I was asked to examine the posterior segments of a 65 year old man on a slit lamp with a 78D lens. Inspection was not helpful. The right eye was pseudophakic and showed signs of vascular sheathing and some vitreous cells. The left eye had a dense cataract. I was asked the differential diagnosis of a posterior uveitis and the most likely cause in this case. I was unable to give a definite diagnosis. Then, the examiner mentioned that the patient had a right penetrating injury involving the left sclera but this was not obvious on slit-lamp.
The questions then moved on to sympathetic ophthalmia and the complications of immunosuppressive drugs.
I was asked to examine the right fundus of a 40 year old man with a 20D indirect lens. The patient had a right inferotemporal retinoschisis. I mentioned that I like to examine the other eye as retinoschisis is often bilateral.
I was asked the histopathology of retinoschisis. Further
questions centred on differentiating it from retinal detachment and how
I would manage the patient.
General medicine and neurology
I was asked to examine the fundi of a 40 year old woman with a direct ophthalmoscope. I did not notice any useful physical signs on inspection.
The fundi were not dilated. As the room was bright, I asked for it to be dimmed. Fundoscopy revealed bilateral pale discs. I was asked the differential diagnosis. I mentioned I like to perform cerebellar examination for the possibility of demylinating disease. The patient had no eye movement disorder but had a moderate right disdianochokinesia.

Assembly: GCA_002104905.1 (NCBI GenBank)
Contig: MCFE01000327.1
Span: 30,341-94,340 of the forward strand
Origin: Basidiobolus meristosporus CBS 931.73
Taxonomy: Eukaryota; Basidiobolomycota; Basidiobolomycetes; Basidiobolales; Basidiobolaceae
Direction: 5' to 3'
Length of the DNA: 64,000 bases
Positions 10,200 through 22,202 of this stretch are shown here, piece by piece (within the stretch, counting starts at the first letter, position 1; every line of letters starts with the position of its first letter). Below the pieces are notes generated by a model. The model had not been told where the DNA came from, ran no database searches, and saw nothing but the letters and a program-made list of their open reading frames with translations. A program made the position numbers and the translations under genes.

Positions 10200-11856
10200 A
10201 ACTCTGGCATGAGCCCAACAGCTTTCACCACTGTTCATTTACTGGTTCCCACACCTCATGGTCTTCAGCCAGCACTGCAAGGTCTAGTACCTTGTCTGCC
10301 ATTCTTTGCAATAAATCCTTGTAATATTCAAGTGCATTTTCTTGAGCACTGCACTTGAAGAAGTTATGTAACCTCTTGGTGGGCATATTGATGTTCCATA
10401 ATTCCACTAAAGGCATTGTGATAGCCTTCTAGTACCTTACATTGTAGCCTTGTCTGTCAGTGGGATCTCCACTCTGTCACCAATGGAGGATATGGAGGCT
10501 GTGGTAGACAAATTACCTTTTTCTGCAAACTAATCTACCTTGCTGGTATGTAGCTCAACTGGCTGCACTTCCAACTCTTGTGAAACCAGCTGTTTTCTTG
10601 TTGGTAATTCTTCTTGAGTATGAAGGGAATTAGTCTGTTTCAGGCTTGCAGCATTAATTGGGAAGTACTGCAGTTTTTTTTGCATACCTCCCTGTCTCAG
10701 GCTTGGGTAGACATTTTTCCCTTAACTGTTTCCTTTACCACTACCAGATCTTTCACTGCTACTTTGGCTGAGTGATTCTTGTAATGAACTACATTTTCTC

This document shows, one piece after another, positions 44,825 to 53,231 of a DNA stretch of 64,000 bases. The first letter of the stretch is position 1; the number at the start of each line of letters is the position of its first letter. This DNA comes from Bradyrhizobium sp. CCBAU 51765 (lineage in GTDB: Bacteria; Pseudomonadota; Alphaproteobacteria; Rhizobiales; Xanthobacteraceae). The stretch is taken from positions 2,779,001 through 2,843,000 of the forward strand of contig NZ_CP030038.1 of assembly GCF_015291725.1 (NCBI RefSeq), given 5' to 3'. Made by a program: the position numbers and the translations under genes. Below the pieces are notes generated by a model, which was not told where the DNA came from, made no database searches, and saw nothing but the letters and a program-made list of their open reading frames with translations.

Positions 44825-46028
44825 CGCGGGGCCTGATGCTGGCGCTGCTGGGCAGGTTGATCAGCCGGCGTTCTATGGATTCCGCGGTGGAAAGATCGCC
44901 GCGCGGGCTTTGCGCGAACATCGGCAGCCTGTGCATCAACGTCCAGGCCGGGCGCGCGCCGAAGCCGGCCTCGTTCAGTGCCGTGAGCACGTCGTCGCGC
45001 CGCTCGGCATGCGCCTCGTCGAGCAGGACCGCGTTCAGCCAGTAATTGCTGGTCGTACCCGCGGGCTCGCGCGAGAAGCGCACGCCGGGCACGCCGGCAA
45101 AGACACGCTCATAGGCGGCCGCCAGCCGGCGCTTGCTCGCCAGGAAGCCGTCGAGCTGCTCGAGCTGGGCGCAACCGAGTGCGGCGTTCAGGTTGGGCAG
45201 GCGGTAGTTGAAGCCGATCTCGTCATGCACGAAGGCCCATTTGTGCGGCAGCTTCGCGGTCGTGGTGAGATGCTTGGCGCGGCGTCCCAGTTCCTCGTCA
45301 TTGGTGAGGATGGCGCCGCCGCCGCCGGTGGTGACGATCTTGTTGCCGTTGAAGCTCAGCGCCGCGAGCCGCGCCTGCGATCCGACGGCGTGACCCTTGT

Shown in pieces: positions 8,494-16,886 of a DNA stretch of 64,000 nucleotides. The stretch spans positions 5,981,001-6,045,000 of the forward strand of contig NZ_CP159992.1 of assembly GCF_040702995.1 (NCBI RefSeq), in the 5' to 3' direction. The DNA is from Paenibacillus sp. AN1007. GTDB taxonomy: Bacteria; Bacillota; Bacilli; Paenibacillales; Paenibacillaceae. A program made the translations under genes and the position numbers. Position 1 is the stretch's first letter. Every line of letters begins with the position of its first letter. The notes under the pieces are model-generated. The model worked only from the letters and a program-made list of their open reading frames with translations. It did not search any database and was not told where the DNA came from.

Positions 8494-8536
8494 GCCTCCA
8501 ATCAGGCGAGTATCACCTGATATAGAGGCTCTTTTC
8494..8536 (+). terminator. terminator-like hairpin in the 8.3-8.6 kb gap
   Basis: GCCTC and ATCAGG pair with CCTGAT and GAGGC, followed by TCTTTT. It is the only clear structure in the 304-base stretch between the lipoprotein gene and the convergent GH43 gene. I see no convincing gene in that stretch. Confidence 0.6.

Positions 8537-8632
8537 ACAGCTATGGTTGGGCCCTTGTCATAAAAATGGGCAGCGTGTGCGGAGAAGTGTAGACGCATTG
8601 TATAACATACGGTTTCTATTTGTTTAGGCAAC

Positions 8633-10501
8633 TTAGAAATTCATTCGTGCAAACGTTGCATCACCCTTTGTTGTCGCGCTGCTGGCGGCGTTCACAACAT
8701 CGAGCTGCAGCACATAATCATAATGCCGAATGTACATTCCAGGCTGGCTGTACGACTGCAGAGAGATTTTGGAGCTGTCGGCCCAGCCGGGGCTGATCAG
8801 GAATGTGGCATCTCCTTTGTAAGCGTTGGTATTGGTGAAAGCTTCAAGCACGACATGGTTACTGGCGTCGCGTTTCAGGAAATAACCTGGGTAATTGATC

I was asked to perform cover/uncover test on a 50 year old woman. I began with inspection but notice no obvious abnormality. Corneal light reflex revealed a right exotropia. I asked the patient to cover each eye in turn and ascertained that each eye could see the fixating target. She appeared to be seeing normally. I performed the cover/uncover test and could not detect any tropia. The ocular motility appeared full. I asked the examiner about her visual acuity and was told that there were normal in both eyes. I was then asked about the kappa angle which may give the patient an apparent tropia.
I was told the patient also had thyroid problem and would I examine the patient's thyroid status. I began with the hands checking for warmth, tremor and tachycardia/bradycardia. Then I moved on to the thyroid glands and got the patient to swallow a glass of water next to her; I also listened to the thyroid for bruit. I moved to the eyes and looked for lid lags. Finished by examining the tendon reflexes. My conclusion was that the patient was euthyroid
'Examined this patient's right fundus with a direct ophthalmoscope'. The patient was about 70 years old. Fundoscopy revealed right proliferative diabetic retinopathy with recent photocoagulation scars (the laser burnts were still white).
'What other parts of the patient would you like to examine?' I asked the patient to take his shoes off and there were amputation of right toes and left foot ulcer covered with plaster. I examined the feet for evidence of vascular insufficiency and also sensory neuropathy. The examiner stopped me before I finished.
' This 70 year old lady had a sudden right visual loss. Would you like to examine her cardiovascular system?' I immediately thought of embolic phenomenon and expected to find atrial fibrillation with or without valvular lesions.
I got the patient to expose her chest and inspected her from the end of bed for cyanosis and breathlessness which were absent. |However, she had a valvectomy scar under her left breast. Pulse examination revealed controlled atrial fibrillation.
Auscultation over the apex with diaphragm revealed diastolic murmur which was best heard with the patient turning to the left side and listened with the bell.
I mentioned the physical findings and the examiner stopped me before I finished the full examination.